Metastatic Disease

Metastatic deposits are by far the most common malignant lesions seen in the liver and metastatic spread to the liver is one of the most important disease patterns in clinical oncology. As many as 50% of patients dying from malignancy will have meta-static disease in the liver at autopsy and the presence and extent of liver metastasis are a major prognostic feature in a broad range of tumour types. The role of radiological investigations is to identify the presence of metastatic lesions, to distinguish them from less sinister benign abnormalities that may also be present and to identify their location to determine whether or not the disease is treatable by resection or partial hepatectomy.

MRI is extremely efficient at differentiating between metastasis and benign lesions such as hae-mangiomas or cysts (Mitchell, Saini, Weinreb et al. 1994). Most liver metastatic deposits will appear hypointense on T1 weighted images and hyperin-tense on T2. Although the signal intensity on T2 weighted images is usually less than typically seen in haemangiomas and benign cystic lesions there may be confusion particularly where metastatic deposits have areas of central necrosis or cyst formation (Bartolozzi et al. 1999). Some endocrine tumour deposits may also demonstrate extremely high signal on T2 weighted images (these include carcinoid, islet cell tumour, renal carcinoma, thyroid carcinoma and phaeochromocytoma) (Morana et al. 2002). Meta-static disease from malignant melanoma will show different signal characteristics due to the presence of paramagnetic melanin within the tumour cells. This produces deposits which may be hyperintense on T1 weighted images and hypointense on T2.

Metastatic deposits may demonstrate heterogeneous signal intensity due to central areas of liquefac-tive necrosis or haemorrhage. These areas will show high signal on T2 weighted images often associated with a decrease in signal intensity on T1. This appearance, described as a target lesion, is highly indicative of malignancy and therefore of metastatic disease.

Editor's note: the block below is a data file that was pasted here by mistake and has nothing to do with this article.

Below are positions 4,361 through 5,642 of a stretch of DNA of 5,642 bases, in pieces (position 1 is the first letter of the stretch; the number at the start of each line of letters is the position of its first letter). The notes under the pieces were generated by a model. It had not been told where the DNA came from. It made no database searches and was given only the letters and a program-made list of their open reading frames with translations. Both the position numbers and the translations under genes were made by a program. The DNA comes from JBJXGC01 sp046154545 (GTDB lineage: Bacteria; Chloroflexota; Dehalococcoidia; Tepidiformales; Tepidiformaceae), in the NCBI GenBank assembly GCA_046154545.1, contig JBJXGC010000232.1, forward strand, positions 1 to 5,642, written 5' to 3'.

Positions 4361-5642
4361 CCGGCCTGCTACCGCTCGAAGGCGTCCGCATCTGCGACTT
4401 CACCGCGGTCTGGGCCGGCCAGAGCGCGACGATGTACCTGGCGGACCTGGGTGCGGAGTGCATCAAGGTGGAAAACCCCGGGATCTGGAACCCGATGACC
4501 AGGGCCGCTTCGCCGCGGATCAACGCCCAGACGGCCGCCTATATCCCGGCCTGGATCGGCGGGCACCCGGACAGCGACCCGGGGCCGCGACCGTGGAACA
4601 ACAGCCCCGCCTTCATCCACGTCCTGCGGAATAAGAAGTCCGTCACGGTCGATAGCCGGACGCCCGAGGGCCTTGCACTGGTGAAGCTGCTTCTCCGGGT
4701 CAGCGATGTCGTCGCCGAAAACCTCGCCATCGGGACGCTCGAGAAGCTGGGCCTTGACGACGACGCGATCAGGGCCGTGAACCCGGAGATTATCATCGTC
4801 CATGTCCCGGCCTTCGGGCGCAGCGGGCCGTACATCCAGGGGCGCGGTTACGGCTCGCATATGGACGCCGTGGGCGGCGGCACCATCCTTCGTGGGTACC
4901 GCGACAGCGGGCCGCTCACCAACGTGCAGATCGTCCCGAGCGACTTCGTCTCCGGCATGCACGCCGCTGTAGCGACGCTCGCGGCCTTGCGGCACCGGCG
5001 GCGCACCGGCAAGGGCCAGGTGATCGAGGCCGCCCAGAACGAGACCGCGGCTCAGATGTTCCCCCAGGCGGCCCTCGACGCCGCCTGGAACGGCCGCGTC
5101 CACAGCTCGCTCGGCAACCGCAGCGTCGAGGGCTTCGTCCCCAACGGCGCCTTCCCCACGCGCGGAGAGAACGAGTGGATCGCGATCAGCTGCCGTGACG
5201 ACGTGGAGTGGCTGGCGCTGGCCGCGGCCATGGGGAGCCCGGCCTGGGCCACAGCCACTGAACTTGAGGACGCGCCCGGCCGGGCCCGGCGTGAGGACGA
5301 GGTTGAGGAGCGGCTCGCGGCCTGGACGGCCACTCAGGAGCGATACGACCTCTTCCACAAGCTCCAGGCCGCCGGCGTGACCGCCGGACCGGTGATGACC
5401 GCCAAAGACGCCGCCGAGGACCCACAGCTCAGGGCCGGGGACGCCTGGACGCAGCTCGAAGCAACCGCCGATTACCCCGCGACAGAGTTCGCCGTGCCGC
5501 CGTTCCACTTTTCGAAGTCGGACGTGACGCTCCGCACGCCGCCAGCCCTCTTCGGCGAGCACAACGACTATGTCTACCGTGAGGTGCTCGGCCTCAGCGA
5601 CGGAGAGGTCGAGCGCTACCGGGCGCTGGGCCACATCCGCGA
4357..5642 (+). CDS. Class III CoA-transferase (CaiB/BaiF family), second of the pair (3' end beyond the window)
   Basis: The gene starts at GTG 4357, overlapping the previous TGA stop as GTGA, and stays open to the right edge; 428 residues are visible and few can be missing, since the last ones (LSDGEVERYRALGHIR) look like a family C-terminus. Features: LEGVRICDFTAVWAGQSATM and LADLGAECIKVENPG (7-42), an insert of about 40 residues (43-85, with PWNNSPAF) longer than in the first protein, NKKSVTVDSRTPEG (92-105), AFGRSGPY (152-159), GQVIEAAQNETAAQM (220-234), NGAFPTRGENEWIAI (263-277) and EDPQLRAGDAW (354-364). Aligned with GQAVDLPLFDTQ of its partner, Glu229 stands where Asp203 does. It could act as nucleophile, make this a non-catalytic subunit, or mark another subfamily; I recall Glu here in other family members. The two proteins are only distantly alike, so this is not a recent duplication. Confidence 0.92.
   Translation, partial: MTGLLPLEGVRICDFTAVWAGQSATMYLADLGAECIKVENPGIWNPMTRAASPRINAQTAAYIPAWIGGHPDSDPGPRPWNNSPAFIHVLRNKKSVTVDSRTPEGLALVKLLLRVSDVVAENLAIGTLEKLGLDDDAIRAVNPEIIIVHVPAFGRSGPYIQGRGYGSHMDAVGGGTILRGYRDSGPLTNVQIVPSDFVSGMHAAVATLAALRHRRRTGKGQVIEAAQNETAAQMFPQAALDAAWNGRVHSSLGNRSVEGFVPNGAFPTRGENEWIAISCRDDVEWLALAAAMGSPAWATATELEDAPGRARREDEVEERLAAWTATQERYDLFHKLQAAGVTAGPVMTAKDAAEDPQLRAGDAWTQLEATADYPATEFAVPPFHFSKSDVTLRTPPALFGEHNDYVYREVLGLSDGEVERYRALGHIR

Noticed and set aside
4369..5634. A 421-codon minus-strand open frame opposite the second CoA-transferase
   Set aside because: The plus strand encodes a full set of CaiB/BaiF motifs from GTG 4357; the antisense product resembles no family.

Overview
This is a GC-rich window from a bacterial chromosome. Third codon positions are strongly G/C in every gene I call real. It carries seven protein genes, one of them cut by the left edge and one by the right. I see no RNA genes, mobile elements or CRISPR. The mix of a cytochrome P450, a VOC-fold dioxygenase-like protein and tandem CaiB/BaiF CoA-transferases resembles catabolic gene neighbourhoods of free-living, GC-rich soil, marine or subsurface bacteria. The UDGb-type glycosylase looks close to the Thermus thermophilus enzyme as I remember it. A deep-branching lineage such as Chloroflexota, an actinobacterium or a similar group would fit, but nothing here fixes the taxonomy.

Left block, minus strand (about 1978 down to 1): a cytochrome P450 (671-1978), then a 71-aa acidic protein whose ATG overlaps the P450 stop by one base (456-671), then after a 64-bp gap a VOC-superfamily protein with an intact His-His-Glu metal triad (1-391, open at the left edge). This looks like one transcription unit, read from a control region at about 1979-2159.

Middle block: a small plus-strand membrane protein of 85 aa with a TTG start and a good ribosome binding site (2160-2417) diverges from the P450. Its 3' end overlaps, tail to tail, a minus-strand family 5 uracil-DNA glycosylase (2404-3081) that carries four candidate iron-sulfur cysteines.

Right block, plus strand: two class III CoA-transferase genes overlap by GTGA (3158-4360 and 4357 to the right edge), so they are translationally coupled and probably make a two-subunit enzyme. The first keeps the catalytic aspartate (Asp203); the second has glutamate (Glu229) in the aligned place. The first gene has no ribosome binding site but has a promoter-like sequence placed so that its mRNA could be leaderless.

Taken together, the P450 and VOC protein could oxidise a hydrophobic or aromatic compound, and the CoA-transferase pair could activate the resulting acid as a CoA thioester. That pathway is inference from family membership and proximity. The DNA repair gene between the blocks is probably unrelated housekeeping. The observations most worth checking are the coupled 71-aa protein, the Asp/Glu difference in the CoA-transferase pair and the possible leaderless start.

Multiphasic contrast enhanced imaging provides valuable additional information concerning the characterisation and extent of metastatic disease (see Fig. 14.6). Most metastatic lesions are hypovascular and show little or no enhancement during the arterial phase. Enhancement occurs predominantly in the peripheral component of the tumour with no enhancement being seen in central necrotic areas, even on late phase images. These typical enhancement patterns are not however seen in all metastatic liver deposits and a significant number will be hypervascular (these include carcinoid, islet cell tumour, renal carcinoma, thyroid carcinoma, phaeochromocytoma, melanoma and the breast carcinoma) with rapid enhancement during the arterial phase often associated with apparent hypointensity on later phases due to rapid washout of the contrast media from the hypervascular, high flow peripheral component of the tumour.

Metastatic lesions typically have a very variable vascular supply and are capable of parasitising arterial input from both the systemic arterial and hepatic portal systems. The vascular supply may therefore represent any admixture of these two sources, which can give rise to difficulties in the interpretation of enhancement patterns from multiphasic studies. Despite this there is considerable evidence that multiphasic contrast enhanced imaging does enhance the detection of focal liver lesions when compared with unenhanced studies. However, hepatic biliary and RES-targeted agents provide a more reliable method for enhancing the contrast between pathological areas and normal liver and significantly improve the detection of liver metastasis and the accuracy of surgical planning.